I was speaking to a prosecutor the other day who has been filing cases in the San Fernando courthouse for the last three years. He finally got a new assignment. He's sitting in the early disposition court there. We were talking about pre-filing intervention and what he thought about criminal defense attorneys trying to reach out to him and his other fellow filers about their clients trying to avoid a filing.
He said a lot of times they frown upon that. They obviously don't really have the time nor the inclination to mess around with pre-filing letters.
Getting Charges Dismissed After an Arrest in Los Angeles
However, he did indicate after I prodded him a little bit, that there are certain cases where there's a close call and if the attorney can get to them either by way of a phone call or a letter and bring up some good mitigating circumstances about their client — or point out a defense that the police may not have followed-upon — then they will certainly take a look at that.
He gave me an idea of some of the things that I knew that they do, which is they pretty much will grill the police over and they're going to ask who is this guy? Why did he do this? What's going on here?
If there's holes and issues in the case, they will challenge the police officers who come in and try to file cases. I've known this for a long time. I've been doing this for twenty-five years — that the prosecutors who are out there dealing with cases — know what it's going to take to win a case and when they're not going to be successful in a case.
So, they will ask questions of the police and if the police don't have the answers and there's holes and issues with the case, then they're going to make the police go back out and continue their investigation. They will not file a case under these circumstances.
So, they pretty much train police officers to make sure that when they come in and they're holding a case in their hand, they better have sealed up all of the holes and done their investigation. Otherwise, the prosecutors are not going to file the case.
Avoid the Filing of Formal Charges in Los Angeles
So, I am a firm believer in pre-filing intervention in the right case. There are some cases where either you want to try to avoid a filing altogether by getting some good mitigating facts to the prosecutors, and there's other cases where maybe you just want to get the mitigating facts in there.
You know a case is probably going to be filed, but maybe you don't want certain charges filed against your client and you want to make sure that the prosecutors get the other side of the coin.
We do it all the time if it's the right case. If it's not the right case and we already know they've got the evidence and it's going to be filed, it's just going to make us look stupid, so obviously we're not going to send a pre-filing letter or calling any prosecutors.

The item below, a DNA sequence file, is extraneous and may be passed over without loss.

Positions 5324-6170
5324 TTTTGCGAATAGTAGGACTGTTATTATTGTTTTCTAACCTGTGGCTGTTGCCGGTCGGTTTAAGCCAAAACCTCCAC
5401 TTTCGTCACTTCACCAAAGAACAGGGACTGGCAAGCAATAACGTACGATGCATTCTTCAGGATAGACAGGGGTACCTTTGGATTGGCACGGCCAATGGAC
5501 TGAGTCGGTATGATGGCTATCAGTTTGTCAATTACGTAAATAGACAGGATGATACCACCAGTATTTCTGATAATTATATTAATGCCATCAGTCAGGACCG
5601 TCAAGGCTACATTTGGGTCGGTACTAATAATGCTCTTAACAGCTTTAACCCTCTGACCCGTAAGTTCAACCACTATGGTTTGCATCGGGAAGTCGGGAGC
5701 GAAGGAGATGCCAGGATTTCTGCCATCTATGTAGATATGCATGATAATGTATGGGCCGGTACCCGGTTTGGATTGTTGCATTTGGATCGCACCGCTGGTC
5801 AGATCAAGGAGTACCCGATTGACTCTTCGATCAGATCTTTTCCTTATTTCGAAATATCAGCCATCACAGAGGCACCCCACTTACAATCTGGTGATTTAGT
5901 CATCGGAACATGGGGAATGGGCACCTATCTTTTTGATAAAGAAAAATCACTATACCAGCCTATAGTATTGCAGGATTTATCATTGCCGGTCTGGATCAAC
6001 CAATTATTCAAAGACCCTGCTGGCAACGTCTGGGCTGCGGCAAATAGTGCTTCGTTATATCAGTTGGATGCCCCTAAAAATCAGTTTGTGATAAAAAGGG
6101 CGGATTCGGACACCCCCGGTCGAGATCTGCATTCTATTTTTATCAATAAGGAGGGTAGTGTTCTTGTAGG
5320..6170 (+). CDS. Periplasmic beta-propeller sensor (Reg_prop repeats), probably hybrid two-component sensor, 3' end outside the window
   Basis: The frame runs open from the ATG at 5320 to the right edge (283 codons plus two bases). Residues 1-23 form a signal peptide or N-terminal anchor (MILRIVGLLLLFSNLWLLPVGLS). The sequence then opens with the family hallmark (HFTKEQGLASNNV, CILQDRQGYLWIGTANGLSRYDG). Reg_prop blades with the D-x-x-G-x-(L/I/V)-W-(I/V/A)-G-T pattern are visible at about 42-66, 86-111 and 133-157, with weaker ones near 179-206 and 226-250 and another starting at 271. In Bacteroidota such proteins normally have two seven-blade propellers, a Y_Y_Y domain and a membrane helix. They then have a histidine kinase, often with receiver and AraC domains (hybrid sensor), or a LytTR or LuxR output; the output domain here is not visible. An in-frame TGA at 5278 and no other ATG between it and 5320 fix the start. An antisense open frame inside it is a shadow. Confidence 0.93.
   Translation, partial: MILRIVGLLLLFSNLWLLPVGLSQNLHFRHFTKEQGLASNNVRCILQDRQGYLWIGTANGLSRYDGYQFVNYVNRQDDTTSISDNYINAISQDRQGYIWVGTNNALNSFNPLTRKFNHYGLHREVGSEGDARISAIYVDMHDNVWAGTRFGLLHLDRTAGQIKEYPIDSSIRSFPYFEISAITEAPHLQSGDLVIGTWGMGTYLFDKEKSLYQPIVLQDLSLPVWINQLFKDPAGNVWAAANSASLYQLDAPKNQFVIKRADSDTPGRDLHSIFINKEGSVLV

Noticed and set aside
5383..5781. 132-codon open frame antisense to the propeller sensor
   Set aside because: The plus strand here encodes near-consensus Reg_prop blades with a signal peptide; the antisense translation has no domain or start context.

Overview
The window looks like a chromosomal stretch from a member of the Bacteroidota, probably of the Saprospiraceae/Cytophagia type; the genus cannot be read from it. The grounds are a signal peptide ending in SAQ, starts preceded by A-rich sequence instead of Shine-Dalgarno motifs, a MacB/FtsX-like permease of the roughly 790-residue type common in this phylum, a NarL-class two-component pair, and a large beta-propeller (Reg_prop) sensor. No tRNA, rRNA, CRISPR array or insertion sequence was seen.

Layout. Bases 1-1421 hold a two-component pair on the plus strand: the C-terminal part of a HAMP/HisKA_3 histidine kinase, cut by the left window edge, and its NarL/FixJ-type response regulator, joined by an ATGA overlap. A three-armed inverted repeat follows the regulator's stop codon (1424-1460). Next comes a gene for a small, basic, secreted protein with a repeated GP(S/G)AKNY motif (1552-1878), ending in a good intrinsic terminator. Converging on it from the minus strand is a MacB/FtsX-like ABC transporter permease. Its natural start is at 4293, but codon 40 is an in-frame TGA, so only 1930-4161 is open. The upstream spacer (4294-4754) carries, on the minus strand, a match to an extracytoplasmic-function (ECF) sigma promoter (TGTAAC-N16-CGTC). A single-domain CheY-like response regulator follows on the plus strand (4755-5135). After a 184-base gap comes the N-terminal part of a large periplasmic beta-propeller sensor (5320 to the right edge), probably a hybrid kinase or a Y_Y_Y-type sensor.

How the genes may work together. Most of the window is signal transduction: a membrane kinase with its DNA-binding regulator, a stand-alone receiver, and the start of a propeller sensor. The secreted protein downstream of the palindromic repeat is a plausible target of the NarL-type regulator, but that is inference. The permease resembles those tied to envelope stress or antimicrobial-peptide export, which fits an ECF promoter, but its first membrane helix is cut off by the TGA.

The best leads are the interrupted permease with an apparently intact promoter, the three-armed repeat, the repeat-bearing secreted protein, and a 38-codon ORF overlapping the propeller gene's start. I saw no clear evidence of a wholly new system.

But I have had some recent success lately, sending a letter out, following-up with a call and getting cases not filed.
Does Pre-Filing Makes Sense in Your Los Angeles Criminal Case?
Really what you need to do is sit down with your attorney and talk to him. I have you come in and we talk about whether pre-filing makes any sense and if it does, I have you get character letters and other letters that will be beneficial to you when it comes to the prosecutors making a filing decision on your criminal case.
So, if you've got a situation that you think pre-filing intervention makes sense, come and sit down with me. We'll talk about it and I'll give you an honest answer. I'll give you an honest assessment of whether you're just wasting your time or whether it's something that I would do in an effort to either avoid a filing or avoid more serious charges be filed against you.
Los Angeles Criminal Defense Attorney
If you're wondering what pre-filing intervention is, you should realize by this post that it's a defense attorney contacting the filing deputies in the particular courthouse where your case is pending, trying to either convince him not to file the case or trying to convince him to file some other charges different than what the police arrested you for.
Just because the police arrest somebody for a crime, doesn't necessarily mean that's what the prosecutors are going to file. The police are not lawyers.
The prosecutors are the ones who are going to make the decision. A lot of times the police get it wrong and it's my job as a defense attorney to point that out and make sure we get the best result when it comes to pre-filing intervention in a Los Angeles criminal case. Call the Hedding Law Firm to review your case.